Robert Garioch's Different Styles of Scots
Tulloch, Graham John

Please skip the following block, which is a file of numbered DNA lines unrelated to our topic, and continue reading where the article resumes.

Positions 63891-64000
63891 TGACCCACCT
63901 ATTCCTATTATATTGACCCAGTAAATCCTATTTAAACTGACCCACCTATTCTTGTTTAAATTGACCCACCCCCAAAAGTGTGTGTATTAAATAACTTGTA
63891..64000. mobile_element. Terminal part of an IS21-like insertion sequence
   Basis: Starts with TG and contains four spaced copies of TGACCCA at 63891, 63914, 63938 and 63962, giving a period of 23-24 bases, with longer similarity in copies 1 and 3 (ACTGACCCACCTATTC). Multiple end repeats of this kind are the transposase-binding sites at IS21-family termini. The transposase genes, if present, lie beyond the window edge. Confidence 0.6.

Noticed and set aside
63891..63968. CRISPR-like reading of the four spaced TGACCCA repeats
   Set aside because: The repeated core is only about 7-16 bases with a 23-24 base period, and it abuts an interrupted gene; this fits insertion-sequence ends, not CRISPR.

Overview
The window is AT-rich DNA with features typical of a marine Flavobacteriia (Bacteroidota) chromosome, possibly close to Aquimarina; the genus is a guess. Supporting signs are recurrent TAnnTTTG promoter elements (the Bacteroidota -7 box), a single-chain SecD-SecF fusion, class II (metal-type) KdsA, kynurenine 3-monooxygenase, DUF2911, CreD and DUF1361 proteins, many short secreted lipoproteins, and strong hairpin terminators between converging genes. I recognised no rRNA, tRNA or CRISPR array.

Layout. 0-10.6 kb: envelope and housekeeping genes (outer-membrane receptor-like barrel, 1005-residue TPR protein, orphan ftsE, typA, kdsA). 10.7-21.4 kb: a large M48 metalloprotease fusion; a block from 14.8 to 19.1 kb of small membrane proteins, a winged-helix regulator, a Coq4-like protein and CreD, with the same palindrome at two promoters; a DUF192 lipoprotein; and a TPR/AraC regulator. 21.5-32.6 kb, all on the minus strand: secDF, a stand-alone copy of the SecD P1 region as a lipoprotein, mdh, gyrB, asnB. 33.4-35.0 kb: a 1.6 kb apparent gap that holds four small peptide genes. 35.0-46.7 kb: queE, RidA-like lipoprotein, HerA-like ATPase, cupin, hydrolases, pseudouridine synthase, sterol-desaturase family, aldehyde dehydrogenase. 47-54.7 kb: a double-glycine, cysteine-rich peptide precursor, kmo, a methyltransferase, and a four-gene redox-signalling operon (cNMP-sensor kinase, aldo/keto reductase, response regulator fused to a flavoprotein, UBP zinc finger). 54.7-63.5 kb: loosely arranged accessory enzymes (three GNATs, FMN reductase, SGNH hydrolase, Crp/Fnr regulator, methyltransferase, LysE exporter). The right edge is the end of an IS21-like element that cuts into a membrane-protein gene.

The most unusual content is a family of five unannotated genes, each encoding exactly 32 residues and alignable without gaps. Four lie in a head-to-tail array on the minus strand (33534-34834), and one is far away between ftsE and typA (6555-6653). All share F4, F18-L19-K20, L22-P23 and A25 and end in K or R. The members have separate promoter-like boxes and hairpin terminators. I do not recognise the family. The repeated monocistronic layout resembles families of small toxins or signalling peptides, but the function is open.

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In 1977 Robert Garioch was asked by Duncan Glen, as editor of 'Akros', to describe his poetic language. He did so very succinctly; "My language is my native local Scots, plus words and expressions of any other date or provenance, from speech, dictionaries and books: I follow the practice of most writers in Scots, at least since they became self-conscious sometime about the eighteenth century. Latterly I have been inclined to spell less phonetically, assuming, e.g. that a reader will not usually pronounce the final letters of 'and' and 'of'. Also I use Scots of different styles for different purposes, and try to use it as any writer would use any language." This description is very helpful and what this paper aims to do is largely to flesh out these comments with details. In particular it takes up Garioch's comment that he used "Scots of different styles for different purposes". Indeed, the whole question of his language will be examined from this particular angle.